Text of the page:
# Naive Bayes logarithmic probability

I am trying to do sentiment analysis using Naive Bayes and have a doubt regarding log. While calculating posterior probability in Naive Bayes classifier, we apply log to prevent underflows and very small values. My question is that when applying log, $\log(p(x|Y=C)$, do we have to apply log separately to numerator and denominator like

$$\frac{\log(\text{count of word in class }C)}{\log(\text{total words in class }C)}$$

or apply log to the result of division like

$$\log\left(\frac{\text{count of word in class }C}{\text{total words in class }C}\right)?$$

The second form:

$$\log\left(\frac{\text{count of word in class }C}{\text{total words in class }C}\right)$$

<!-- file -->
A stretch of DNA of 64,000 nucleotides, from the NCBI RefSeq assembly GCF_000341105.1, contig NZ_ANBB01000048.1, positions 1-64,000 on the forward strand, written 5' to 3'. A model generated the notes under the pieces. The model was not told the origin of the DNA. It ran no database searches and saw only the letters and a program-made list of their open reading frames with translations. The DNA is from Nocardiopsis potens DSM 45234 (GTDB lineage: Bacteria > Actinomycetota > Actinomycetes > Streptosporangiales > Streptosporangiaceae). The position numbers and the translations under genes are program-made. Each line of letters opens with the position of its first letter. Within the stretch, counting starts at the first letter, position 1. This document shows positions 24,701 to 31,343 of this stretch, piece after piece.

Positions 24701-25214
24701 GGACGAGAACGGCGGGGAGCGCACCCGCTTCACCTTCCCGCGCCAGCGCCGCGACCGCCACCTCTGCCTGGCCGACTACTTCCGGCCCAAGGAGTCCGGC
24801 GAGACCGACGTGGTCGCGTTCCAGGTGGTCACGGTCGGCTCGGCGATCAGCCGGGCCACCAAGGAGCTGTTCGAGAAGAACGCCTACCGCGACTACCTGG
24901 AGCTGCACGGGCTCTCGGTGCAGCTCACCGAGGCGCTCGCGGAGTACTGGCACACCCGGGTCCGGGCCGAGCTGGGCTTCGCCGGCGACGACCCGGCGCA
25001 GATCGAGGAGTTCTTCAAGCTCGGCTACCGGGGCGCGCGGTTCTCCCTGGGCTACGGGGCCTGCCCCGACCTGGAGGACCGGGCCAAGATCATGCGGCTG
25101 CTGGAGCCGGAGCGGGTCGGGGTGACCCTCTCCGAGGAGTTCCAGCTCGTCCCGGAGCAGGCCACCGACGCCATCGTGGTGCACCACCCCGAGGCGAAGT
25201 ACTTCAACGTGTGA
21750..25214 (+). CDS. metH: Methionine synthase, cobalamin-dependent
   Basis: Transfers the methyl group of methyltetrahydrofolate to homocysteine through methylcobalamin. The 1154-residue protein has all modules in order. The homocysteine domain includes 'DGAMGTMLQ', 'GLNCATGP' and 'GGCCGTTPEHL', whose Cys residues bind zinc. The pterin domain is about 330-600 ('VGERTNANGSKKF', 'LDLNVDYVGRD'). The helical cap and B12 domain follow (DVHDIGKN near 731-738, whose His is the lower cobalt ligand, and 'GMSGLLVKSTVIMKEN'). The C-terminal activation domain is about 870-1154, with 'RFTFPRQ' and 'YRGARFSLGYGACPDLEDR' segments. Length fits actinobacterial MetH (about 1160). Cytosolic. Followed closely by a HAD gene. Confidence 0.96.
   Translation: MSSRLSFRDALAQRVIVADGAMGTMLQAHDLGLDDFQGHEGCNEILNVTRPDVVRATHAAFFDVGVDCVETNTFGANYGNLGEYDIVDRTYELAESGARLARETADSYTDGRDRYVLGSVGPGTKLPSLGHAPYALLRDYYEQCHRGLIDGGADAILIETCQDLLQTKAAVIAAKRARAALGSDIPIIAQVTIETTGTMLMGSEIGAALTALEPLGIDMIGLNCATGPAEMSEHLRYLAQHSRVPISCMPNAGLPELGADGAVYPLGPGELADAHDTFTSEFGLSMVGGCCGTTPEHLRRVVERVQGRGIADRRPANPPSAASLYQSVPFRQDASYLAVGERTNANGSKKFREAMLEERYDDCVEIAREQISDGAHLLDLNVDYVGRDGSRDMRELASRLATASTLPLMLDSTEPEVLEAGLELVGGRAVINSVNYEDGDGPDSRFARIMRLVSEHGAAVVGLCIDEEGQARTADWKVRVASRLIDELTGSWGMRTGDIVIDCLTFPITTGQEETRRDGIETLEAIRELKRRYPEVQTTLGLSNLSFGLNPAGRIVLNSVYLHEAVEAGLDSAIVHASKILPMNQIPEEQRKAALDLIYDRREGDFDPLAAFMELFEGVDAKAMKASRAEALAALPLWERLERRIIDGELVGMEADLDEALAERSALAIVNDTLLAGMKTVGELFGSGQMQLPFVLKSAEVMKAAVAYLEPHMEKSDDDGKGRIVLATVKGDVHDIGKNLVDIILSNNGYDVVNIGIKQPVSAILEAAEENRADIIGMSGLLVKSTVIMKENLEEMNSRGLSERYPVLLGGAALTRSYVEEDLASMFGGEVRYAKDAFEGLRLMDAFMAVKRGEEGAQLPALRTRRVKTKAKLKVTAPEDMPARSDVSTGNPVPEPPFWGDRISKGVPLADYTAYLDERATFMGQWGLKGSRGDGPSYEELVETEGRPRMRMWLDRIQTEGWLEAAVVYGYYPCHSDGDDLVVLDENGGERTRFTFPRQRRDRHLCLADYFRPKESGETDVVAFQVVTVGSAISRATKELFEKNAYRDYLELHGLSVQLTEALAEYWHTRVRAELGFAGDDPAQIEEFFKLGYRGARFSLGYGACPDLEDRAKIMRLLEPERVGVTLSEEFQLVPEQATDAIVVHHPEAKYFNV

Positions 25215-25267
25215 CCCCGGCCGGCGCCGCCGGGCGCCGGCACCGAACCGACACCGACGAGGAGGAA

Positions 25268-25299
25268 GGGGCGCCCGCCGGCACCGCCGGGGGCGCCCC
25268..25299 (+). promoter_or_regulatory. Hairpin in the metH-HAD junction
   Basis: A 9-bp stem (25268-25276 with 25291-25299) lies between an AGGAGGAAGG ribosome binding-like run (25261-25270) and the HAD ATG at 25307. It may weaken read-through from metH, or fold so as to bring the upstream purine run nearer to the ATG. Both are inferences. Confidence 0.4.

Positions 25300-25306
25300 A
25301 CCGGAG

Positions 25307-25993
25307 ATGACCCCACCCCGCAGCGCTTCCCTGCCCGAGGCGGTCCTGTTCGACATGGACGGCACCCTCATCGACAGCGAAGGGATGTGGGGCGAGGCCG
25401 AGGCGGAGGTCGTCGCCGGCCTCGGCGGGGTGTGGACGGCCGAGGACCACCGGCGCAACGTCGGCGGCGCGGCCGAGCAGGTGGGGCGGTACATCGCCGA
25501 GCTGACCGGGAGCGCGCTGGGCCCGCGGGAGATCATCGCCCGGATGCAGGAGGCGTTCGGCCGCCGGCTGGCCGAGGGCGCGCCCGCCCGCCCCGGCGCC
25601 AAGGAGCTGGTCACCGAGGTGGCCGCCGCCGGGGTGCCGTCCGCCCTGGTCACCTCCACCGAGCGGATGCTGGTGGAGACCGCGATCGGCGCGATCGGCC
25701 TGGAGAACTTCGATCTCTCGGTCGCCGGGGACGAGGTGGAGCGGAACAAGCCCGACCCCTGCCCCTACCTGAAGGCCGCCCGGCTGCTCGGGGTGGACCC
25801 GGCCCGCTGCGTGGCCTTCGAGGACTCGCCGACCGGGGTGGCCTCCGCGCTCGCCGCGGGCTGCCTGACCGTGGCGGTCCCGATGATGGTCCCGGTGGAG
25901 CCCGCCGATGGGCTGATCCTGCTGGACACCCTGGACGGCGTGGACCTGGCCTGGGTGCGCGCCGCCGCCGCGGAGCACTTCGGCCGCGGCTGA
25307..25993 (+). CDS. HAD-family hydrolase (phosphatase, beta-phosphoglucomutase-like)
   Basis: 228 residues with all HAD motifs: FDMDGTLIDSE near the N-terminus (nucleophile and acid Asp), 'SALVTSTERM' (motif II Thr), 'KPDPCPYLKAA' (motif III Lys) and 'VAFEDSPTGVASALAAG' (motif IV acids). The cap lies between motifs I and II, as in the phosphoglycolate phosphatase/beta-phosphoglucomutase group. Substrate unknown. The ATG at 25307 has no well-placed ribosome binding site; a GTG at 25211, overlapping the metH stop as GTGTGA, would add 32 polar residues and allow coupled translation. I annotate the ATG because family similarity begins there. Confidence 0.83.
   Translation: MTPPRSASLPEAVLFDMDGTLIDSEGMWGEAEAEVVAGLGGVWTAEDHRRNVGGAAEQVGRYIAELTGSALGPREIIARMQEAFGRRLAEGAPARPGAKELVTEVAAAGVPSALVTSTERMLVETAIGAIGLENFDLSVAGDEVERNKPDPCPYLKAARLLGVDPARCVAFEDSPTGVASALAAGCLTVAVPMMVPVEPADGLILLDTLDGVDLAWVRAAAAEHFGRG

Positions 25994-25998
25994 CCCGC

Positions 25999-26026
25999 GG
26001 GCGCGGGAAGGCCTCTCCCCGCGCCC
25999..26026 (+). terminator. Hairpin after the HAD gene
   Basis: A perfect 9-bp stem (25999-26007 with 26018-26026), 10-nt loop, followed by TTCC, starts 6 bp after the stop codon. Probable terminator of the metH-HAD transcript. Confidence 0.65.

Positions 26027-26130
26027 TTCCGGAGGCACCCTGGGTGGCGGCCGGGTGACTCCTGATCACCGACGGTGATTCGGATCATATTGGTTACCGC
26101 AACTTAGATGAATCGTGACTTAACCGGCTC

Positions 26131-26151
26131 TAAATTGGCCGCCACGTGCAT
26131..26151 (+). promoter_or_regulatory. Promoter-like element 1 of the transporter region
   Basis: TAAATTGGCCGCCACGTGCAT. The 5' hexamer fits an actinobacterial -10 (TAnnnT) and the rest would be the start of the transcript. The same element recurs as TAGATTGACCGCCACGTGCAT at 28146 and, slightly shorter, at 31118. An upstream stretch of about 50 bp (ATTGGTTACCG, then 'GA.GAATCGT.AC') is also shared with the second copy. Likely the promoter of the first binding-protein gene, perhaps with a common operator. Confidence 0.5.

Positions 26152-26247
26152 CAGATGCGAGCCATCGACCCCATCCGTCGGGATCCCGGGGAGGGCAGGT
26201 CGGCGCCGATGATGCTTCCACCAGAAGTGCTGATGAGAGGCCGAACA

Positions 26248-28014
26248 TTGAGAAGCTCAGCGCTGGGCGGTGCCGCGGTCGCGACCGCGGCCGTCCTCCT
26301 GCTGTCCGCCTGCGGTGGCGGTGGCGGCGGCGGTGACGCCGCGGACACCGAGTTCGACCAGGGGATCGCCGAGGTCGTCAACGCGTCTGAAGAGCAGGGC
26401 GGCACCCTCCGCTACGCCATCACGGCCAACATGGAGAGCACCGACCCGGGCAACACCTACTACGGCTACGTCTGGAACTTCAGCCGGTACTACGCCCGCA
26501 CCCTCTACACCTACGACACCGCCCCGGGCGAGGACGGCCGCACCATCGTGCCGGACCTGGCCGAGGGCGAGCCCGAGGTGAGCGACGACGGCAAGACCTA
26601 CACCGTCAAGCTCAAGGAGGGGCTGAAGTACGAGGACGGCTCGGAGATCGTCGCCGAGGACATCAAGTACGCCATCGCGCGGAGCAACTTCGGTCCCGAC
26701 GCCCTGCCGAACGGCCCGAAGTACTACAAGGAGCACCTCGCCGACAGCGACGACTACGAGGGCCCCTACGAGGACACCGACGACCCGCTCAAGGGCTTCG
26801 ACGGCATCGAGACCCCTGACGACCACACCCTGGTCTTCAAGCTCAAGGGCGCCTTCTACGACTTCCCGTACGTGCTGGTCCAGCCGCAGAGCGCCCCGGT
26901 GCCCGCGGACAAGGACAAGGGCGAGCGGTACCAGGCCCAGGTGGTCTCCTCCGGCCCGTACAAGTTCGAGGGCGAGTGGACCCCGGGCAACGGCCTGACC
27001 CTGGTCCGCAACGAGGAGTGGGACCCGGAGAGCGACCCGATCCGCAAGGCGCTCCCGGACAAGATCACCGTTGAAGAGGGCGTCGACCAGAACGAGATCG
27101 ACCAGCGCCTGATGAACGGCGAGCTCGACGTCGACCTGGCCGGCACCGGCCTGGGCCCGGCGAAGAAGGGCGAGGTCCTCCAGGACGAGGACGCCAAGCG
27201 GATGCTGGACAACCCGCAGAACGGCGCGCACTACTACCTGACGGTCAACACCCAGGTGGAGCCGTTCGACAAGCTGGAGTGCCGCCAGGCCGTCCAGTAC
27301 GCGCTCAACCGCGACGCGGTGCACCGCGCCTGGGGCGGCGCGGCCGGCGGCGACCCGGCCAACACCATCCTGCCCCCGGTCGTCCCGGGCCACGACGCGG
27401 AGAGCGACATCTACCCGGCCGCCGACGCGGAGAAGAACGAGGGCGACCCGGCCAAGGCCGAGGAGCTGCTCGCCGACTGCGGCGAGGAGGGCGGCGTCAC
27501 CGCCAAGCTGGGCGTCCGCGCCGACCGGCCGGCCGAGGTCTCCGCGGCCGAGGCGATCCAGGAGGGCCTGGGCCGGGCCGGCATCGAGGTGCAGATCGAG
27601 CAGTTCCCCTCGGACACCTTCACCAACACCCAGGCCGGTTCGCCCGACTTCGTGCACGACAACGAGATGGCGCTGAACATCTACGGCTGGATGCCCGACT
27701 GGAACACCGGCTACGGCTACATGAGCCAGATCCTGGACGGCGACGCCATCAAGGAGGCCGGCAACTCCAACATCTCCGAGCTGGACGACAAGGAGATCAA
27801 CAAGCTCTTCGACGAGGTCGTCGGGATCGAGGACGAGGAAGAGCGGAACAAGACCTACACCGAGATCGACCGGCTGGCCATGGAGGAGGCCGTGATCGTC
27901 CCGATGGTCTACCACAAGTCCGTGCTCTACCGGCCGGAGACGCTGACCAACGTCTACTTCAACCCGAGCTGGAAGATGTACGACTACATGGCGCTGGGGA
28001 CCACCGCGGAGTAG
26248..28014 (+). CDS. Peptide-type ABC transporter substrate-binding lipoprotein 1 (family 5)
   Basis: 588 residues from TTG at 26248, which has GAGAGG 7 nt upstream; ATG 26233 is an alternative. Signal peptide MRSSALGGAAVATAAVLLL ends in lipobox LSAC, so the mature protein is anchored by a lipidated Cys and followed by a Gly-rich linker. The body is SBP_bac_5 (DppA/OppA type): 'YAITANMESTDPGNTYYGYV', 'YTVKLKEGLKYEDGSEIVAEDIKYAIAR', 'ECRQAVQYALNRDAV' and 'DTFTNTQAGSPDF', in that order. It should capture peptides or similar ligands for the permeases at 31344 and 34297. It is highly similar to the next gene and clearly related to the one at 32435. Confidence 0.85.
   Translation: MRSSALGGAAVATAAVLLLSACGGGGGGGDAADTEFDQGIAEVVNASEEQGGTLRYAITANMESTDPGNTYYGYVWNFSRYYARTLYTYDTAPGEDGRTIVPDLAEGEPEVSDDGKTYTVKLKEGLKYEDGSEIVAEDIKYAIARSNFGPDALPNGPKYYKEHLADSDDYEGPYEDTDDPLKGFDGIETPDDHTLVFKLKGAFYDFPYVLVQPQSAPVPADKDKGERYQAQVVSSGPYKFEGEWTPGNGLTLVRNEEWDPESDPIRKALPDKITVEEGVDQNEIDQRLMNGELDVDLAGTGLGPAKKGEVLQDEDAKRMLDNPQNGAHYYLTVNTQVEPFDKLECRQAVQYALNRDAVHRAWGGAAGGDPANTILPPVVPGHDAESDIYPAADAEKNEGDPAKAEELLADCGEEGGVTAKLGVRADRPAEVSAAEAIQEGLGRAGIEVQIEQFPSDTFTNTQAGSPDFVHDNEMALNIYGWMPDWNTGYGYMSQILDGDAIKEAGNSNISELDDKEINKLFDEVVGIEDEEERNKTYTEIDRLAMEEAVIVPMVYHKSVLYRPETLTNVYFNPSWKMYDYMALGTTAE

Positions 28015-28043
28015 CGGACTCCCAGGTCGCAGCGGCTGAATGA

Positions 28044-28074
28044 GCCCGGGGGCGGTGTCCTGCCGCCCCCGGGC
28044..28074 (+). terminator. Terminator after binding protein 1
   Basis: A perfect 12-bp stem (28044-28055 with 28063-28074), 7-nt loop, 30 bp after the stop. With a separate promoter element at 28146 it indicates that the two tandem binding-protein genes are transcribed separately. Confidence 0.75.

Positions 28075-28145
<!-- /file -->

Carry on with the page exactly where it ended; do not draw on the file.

does not prevent you from underflow issues since you are still doing the same calculation and afterwards transform it into log scale.

$$\frac{\log(\text{count of word in class }C)}{\log(\text{total words in class }C)}$$

on another hand, is incorrect.

Recall that the basic properties of logs are:

\begin{align} & \log_b(xy)=\log_b(x)+\log_b(y) \\ & \log_b(\tfrac{x}{y})=\log_b(x)-\log_b(y)\\ & \log_b(x^d)=d\log_b(x) \\ & \frac{\log_d(x)}{\log_d(y)} = \log_y x \end{align}

so the correct form should be

$$\log(\text{count of word in class }C) - \log(\text{total words in class }C)$$

There is even more of interesting properties, and you can read about them e.g. in the Wikipedia article List of logarithmic identities.